NEPD Staff Writer: Oliver Thomas
On his second offensive drive against the Philadelphia Eagles’ first-team defense, New England Patriots quarterback Tom Brady to converted 7-of-8 passes for 65 yards and a touchdown.
No. 12 didn’t hold much back in the Aug. 9 preseason opener.
After handing the ball off six consecutive times on New England’s first drive, Brady distributed the ball to four different receivers on his second drive. He hit free-agent acquisition Danny Amendola for six yards. He hit rookie second-round pick Aaron Dobson for 23 yards. He capped it off by hitting third-year running back Shane Vereen for 13 yards.
Yet over the course of a seven-play sequence, Brady hit another target four times.
That target was Kenbrell Thompkins.
A former El Camino College and University of Cincinnati wide receiver, Thompkins story is quickly becoming a well-documented one. He didn’t hear his name called in April’s draft, but Thompkins’ early-and-often performance on Friday night went a long way towards verifying what the early part of training camp already suggested:
Brady likes him.
Now four receptions for 23 yards may not set the 25-year-old apart on the stat sheet. When you look at the tape, however, it’s clear that a connection between the QB and the 6’0”, 195-pound pass-catcher is building.
It’s a connection of timing and trust.
3rd-and-4: Comeback Route
As the Patriots braved a third-down with nine minutes left in the first quarter, the offense operated out of “11” personnel with one halfback and one tight end. The Philadelphia defense countered with a 3-3 sub package to defend the pass.
At the “X” receiver position was Thompkins, who was set to fend off the press coverage of Eagles cornerback Bradley Fletcher while running a comeback pattern.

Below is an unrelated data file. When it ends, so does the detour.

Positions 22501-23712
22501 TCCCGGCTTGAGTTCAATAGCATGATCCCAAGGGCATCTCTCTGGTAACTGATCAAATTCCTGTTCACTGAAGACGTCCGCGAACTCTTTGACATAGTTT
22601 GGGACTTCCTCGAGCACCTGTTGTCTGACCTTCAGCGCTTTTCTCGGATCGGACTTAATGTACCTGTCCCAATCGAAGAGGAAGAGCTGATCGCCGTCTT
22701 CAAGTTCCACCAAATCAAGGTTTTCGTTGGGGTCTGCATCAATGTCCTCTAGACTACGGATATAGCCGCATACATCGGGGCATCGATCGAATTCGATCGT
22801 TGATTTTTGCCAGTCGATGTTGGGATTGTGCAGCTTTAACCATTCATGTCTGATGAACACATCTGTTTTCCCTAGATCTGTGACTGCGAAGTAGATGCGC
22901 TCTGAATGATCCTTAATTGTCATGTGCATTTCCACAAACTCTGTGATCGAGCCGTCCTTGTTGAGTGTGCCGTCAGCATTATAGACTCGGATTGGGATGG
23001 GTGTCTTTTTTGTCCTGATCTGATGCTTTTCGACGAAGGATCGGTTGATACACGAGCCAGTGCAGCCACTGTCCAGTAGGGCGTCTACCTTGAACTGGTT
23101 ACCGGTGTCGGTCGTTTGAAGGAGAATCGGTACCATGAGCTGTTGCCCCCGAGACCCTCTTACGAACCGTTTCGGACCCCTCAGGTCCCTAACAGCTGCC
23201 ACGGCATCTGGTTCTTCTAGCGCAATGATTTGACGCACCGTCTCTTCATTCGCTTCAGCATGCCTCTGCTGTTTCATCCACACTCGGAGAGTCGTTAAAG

When Brady took the snap out of shotgun from center Ryan Wendell, he immediately gazed Thompkins’ way. Being the first option, the pressure was on Thompkins to effectively stutter-step and speed-release his corner.
The route-runner planted his foot outside, maintained a 75-degree lean despite direction change, and dipped his shoulder. Those three factors forced Fletcher back on his heels.
Thompkins got up to pace and was six yards downfield within one second of the ball being snapped.
The rookie kept his arms flexed before extending his hands to the outside shoulder of Fletcher. Anticipating a window, Brady delivered the ball to where he wanted his receiver to be. In turn, Thompkins pivoted back the way he came to be there.
He was focused on the ball. And Fletcher – whose momentum drifted – couldn’t see the ball soon enough.
Brady’s pass zeroed in, just as Thompkins jumped out to shield the defender away. He reeled it in and wrapped it up before getting tackled.
The arrow to the left sideline resulted in a six-yard gain. But more importantly, it resulted in a fresh set of downs because Brady and Thompkins were on the same page.
2nd-and-5: Comeback Route
Two plays later, following a Stevan Ridley carry, New England kept up the pace with a five-wide set. The empty backfield made the Eagles thin in linebacker territory, as they front rushed four down linemen.
Thompkins was prepped to take advantage of the soft cushion with another comeback route. On this occasion, he did so from the seam – a territory that safety Nate Allen and linebacker DeMeco Ryans were responsible for.
As the snap was handled, the inside receiver scurried with high knees and pendulum arms. His body language was indicative of a “9” route more so than a comeback route. And that deception played into Thompkins’ favor.